U.S. Coal In Permanent Decline, Admits West Virginia Utility Exec
Coal-generated electricity is in permanent decline in the United States, before even factoring in the impact of the Environmental Protection Agency’s Clean Power Plan, a senior utility executive told a state energy summit in West Virginia last week.
“You just can’t go with new coal at this point in time,” said Charles Patton, President of Appalachian Power, the state’s largest power utility. “It is just not economically feasible to do so.” The company expects to cut its coal generation 26% by 2026.
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Patton placed the cost of power from a new natural gas or wind plant at US$73 per megawatt-hour, compared to US$95 for a conventional coal plant. An advanced coal plant with carbon capture and storage would come in at US$144/MWh.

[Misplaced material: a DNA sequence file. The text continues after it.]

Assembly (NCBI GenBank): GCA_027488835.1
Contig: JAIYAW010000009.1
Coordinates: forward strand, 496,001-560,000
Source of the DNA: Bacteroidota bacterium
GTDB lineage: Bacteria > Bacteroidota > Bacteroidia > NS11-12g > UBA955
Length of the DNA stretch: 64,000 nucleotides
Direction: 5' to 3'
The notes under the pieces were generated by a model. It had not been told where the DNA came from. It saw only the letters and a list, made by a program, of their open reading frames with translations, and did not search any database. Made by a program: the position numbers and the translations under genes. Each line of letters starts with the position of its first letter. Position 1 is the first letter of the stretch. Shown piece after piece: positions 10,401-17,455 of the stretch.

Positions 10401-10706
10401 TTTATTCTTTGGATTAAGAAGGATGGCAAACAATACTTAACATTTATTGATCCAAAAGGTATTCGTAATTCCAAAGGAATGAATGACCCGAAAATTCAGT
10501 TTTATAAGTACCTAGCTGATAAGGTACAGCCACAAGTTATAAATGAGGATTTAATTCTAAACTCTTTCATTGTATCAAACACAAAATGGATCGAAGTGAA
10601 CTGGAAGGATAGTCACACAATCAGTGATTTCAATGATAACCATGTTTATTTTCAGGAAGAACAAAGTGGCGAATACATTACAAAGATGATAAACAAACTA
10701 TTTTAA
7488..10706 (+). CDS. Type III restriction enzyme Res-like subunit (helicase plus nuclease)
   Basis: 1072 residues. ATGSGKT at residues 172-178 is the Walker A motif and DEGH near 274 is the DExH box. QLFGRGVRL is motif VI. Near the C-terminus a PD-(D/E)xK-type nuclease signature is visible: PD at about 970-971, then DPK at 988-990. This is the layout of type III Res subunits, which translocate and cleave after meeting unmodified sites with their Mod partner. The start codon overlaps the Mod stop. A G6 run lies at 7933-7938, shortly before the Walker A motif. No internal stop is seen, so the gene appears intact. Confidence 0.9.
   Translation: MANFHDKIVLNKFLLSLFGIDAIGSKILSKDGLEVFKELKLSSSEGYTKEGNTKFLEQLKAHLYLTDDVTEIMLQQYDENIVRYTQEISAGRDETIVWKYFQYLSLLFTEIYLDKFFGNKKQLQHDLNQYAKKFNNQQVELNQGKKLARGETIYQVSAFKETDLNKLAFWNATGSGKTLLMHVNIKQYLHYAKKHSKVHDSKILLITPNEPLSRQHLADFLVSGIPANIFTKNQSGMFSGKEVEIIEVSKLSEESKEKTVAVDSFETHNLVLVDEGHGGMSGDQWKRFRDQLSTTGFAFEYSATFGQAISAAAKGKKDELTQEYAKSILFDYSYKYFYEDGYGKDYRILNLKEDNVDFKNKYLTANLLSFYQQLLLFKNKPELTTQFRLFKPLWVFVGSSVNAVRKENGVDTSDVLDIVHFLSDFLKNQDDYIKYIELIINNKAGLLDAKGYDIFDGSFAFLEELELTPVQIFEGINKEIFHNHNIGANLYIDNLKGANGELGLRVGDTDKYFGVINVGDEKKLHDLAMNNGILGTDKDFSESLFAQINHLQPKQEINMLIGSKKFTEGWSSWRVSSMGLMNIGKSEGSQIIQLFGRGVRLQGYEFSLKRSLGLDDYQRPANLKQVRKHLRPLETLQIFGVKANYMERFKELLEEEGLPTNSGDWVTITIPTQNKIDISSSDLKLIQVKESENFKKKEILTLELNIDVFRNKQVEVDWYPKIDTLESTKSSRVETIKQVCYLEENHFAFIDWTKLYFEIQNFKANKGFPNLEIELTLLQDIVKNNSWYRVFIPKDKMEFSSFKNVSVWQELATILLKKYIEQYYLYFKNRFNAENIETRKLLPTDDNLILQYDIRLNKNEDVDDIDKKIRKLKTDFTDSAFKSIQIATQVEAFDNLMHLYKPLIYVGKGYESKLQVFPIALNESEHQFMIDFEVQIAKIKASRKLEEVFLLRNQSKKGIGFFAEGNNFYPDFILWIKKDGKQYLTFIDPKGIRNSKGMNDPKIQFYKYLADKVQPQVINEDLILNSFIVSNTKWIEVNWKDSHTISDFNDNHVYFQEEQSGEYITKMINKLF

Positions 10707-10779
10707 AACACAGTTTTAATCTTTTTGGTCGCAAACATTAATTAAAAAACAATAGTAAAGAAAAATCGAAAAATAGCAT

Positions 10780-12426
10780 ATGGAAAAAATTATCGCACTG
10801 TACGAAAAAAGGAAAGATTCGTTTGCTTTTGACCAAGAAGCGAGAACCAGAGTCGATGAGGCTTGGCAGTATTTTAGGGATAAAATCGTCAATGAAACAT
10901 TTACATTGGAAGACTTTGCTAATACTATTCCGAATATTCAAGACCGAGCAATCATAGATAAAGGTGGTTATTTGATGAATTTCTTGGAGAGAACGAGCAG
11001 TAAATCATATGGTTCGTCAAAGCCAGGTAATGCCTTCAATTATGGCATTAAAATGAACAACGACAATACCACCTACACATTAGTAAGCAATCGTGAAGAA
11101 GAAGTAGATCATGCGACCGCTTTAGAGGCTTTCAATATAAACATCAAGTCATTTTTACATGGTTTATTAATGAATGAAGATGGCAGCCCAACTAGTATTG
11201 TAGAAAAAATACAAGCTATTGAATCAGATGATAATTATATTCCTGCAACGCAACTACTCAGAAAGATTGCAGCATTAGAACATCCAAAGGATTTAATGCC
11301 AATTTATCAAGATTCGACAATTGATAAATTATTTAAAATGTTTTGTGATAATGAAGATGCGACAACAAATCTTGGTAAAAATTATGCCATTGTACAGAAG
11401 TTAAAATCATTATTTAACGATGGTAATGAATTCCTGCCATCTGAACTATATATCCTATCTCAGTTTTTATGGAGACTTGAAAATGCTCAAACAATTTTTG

“With or without the Clean Power Plan, the economics of alternatives to fossil-based fuels are making inroads in the utility plan,” he said. “Companies are making decisions today where they are moving away from coal-fired generation.”
While West Virginians might consider it “ludicrous” to be concerned about climate change, he added, “if you’re not in a coal-producing state, your affinity for coal is not there. The debate largely, at this point in time, has been lost.”